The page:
Self-Portraits of an Artist with Alzheimers

The late self-portraits of William Utermohlen, chronicling his descent into Alzheimer’s disease, have been widely exhibited in the United States and Europe. The intense personal psychological scrutiny that is evident in the artist’s late work is a pervasive aspect of his work from the beginning, and is central to his identity as an artist throughout his career. While other artists of great stature have reportedly suffered from Alzheimer’s disease no one has been able to capture the personal experience of dementia in such an articulate and powerful manner. William’s lifelong dedication to psychological observation and its translation into painting and drawing allows us to pinpoint, before the disease was diagnosed, the precise moments when the seeds of Alzheimer’s were in their nascence. Among the artists of his generation, he was uniquely dedicated to faithful representation of the visual and psychological spaces he inhabited. Even as other aspects of his reality were stripped away by the disease, that ability remained.

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Self-Portrait 1967 (pictured left)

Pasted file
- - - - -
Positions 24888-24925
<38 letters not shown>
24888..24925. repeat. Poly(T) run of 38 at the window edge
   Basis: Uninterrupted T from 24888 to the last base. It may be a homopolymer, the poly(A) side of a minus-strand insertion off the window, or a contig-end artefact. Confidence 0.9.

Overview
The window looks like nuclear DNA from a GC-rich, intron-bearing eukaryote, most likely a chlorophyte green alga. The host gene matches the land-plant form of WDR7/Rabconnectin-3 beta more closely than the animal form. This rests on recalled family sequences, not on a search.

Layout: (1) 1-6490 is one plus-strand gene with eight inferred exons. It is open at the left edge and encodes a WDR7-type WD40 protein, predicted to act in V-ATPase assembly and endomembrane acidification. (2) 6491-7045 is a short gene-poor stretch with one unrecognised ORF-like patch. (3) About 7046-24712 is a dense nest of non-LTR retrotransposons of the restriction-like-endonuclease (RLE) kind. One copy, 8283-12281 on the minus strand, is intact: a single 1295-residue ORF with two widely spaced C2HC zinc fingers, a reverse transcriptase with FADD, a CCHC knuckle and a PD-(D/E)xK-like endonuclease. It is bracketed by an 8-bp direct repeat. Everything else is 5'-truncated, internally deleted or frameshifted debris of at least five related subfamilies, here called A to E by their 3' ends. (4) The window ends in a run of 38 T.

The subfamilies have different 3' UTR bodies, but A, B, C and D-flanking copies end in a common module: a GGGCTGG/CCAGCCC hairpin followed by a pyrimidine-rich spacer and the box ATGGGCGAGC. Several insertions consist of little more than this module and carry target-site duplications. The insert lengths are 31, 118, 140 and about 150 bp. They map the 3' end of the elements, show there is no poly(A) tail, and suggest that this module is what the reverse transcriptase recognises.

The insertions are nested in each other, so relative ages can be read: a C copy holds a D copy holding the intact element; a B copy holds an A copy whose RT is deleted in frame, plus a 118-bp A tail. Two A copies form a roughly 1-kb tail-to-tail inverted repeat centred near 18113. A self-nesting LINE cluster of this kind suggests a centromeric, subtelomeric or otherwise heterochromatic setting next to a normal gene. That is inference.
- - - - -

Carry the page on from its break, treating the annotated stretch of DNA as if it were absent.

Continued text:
MIXED MEDIA ON PAPER, 26.5 x 20 cm
ELAN PHARMACEUTICALS COLLECTION, SAN FRANCISCO

At the height of his creative powers, after having just finished his first great cycle of paintings depicting scenes from Dante’s Inferno, the artist glares at the viewer with an expression of mixed pride and pain. The features and skull are powerfully drawn, revealing William’s skills as a classic draftsman. The hunched shoulders, the receding hairline, and the delicate neck speak of premature aging and a sense of vulnerability. The three-quarter view of the head and the big, awkwardly projecting ear reappear in the compositions of his last self-portraits of 1996 to 1998. The penetrating gaze of the right eye retains its power but loses, in the last portraits, its assurance, which is replaced by anger or dread.

Head I 2000 (pictured right)
PENCIL ON PAPER , 40.5 X 33 CM

Head I 2000 is one of the last, frightening heads drawn in pencil by the artist. The artist has assimilated his drawing method to his destiny: to subsist while disappearing. Perception can still call forth a primal image, but what emerges is also foreign and threatening to the artist’s sense of self. A deepening crack runs through the center of the face in this haunting sketch. The staring eyes are now like empty dark cavities fixed onto a head turning into a skull.

Learn more about alzheimer’s disease. Hat tip: Jim